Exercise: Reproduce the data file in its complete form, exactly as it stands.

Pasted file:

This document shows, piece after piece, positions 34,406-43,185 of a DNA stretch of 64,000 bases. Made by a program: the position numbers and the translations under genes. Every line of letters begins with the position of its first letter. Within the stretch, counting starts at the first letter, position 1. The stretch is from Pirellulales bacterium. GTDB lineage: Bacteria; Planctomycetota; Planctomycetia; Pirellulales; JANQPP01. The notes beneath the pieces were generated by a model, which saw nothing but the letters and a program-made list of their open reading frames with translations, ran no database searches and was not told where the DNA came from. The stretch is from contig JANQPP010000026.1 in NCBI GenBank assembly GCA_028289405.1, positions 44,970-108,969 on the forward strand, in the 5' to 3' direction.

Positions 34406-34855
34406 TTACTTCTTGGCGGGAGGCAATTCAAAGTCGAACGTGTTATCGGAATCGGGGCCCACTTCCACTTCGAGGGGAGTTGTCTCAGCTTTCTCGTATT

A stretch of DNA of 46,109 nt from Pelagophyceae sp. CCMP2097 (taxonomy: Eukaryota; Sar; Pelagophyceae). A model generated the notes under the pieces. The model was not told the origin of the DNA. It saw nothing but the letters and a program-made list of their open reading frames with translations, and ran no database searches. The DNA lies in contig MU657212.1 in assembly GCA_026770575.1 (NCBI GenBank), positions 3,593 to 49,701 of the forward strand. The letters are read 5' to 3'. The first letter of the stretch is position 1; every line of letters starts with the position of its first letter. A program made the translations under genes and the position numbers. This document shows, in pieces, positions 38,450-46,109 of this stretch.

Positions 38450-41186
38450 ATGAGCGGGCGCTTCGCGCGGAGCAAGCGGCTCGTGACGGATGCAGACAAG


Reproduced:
This document shows, piece after piece, positions 34,406-43,185 of a DNA stretch of 64,000 bases. Made by a program: the position numbers and the translations under genes. Every line of letters begins with the position of its first letter. Within the stretch, counting starts at the first letter, position 1. The stretch is from Pirellulales bacterium. GTDB lineage: Bacteria; Planctomycetota; Planctomycetia; Pirellulales; JANQPP01. The notes beneath the pieces were generated by a model, which saw nothing but the letters and a program-made list of their open reading frames with translations, ran no database searches and was not told where the DNA came from. The stretch is from contig JANQPP010000026.1 in NCBI GenBank assembly GCA_028289405.1, positions 44,970-108,969 on the forward strand, in the 5' to 3' direction.

Positions 34406-34855
34406 TTACTTCTTGGCGGGAGGCAATTCAAAGTCGAACGTGTTATCGGAATCGGGGCCCACTTCCACTTCGAGGGGAGTTGTCTCAGCTTTCTCGTATT

A stretch of DNA of 46,109 nt from Pelagophyceae sp. CCMP2097 (taxonomy: Eukaryota; Sar; Pelagophyceae). A model generated the notes under the pieces. The model was not told the origin of the DNA. It saw nothing but the letters and a program-made list of their open reading frames with translations, and ran no database searches. The DNA lies in contig MU657212.1 in assembly GCA_026770575.1 (NCBI GenBank), positions 3,593 to 49,701 of the forward strand. The letters are read 5' to 3'. The first letter of the stretch is position 1; every line of letters starts with the position of its first letter. A program made the translations under genes and the position numbers. This document shows, in pieces, positions 38,450-46,109 of this stretch.

Positions 38450-41186
38450 ATGAGCGGGCGCTTCGCGCGGAGCAAGCGGCTCGTGACGGATGCAGACAAG